Why a sodium ion has a smaller radius than a sodium atom?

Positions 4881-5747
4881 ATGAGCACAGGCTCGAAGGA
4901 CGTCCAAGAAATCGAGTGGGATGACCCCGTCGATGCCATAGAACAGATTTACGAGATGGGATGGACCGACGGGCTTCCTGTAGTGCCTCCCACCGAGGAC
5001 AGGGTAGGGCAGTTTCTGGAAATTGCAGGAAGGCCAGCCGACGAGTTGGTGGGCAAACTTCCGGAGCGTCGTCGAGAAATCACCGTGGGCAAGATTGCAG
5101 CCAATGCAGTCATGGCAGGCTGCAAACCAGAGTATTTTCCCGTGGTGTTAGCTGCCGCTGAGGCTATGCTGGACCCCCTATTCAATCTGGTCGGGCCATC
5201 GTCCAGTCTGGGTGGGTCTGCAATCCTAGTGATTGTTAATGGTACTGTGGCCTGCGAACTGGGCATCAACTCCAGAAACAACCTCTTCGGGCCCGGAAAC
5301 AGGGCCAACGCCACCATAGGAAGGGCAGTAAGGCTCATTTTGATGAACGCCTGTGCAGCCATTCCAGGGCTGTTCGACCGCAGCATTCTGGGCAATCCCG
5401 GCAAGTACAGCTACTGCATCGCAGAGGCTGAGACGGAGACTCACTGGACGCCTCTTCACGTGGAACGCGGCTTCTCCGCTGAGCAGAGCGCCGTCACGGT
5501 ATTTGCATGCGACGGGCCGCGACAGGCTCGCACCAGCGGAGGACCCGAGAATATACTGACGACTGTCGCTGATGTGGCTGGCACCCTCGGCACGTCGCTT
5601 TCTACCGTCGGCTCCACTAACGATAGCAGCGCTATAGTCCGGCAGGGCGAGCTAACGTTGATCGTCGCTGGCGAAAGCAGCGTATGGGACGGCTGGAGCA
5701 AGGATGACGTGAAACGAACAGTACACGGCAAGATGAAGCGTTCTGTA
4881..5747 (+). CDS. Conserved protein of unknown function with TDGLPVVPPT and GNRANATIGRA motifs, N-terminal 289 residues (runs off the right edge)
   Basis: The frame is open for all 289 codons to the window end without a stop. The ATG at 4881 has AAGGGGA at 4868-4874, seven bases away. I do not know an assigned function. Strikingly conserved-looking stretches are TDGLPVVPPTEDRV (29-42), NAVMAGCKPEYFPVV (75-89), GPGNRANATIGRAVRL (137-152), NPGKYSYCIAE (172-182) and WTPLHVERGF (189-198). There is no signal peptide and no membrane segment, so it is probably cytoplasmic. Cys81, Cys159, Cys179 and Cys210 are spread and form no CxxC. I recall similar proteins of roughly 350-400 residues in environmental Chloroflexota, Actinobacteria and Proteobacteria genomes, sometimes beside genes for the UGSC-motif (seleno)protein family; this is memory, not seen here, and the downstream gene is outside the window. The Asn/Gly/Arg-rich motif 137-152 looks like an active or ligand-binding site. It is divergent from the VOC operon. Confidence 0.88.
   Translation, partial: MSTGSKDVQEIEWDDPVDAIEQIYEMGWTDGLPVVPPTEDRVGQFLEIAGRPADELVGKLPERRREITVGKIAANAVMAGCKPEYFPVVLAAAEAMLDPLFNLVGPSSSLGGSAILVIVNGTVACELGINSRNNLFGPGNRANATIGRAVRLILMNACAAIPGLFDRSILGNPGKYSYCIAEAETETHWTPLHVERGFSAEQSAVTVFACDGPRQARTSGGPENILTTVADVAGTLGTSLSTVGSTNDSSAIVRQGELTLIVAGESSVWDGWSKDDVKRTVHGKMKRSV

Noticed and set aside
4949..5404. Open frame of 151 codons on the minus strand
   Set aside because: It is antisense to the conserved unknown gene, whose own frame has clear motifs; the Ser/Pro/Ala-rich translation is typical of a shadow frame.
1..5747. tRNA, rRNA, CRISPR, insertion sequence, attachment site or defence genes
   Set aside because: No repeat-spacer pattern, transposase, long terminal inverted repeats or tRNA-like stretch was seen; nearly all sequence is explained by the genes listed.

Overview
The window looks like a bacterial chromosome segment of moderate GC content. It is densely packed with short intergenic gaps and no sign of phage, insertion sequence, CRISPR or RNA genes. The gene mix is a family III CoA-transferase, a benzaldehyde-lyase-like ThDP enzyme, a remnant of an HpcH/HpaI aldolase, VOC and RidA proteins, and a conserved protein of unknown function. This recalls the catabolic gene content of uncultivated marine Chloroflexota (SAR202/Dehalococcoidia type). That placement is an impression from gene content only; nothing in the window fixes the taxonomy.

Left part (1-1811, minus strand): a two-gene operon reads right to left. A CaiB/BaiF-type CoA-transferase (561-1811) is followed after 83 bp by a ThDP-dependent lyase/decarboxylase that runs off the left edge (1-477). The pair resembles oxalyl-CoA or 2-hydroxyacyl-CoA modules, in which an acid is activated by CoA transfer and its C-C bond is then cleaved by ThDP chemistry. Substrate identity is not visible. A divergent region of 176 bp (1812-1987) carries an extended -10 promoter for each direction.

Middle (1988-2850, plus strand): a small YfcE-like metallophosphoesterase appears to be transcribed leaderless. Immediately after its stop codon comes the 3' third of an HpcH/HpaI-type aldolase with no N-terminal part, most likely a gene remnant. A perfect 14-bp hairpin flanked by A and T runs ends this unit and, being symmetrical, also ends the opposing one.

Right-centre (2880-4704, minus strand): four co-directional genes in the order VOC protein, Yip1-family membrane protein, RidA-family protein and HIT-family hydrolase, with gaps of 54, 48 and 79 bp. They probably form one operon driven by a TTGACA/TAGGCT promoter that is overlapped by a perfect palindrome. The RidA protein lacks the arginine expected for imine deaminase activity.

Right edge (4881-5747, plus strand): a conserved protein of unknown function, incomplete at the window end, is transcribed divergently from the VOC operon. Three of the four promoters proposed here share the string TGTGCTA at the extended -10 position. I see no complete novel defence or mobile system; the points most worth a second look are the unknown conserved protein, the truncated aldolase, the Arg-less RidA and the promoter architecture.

Let’s look closer at the sodium atom. Really close, so we could see. Atom is a neutral species, with 11 protons in the nucleus. We can find that information in the periodic table. 11 proton charge should be compensated with 11 electron floating around positively charged nucleus. That positive field created by nucleus is spread around 11 electrons. That force holds them together. Now, we strip one electron off creating sodium ion. 11 protons and 10 electrons. Positive charge wins, giving us sodium cation with charge +1. The electrostatic force created by nucleus has not change, we still have 11 protons, whereas 10 electrons oppose the same filed that 11 did. Every single electron will experience greater nuclear attraction, due to missing electron fellow. This leads to shrinkage of atom – electrons come closer to nucleus, and this is what we experimentally observe.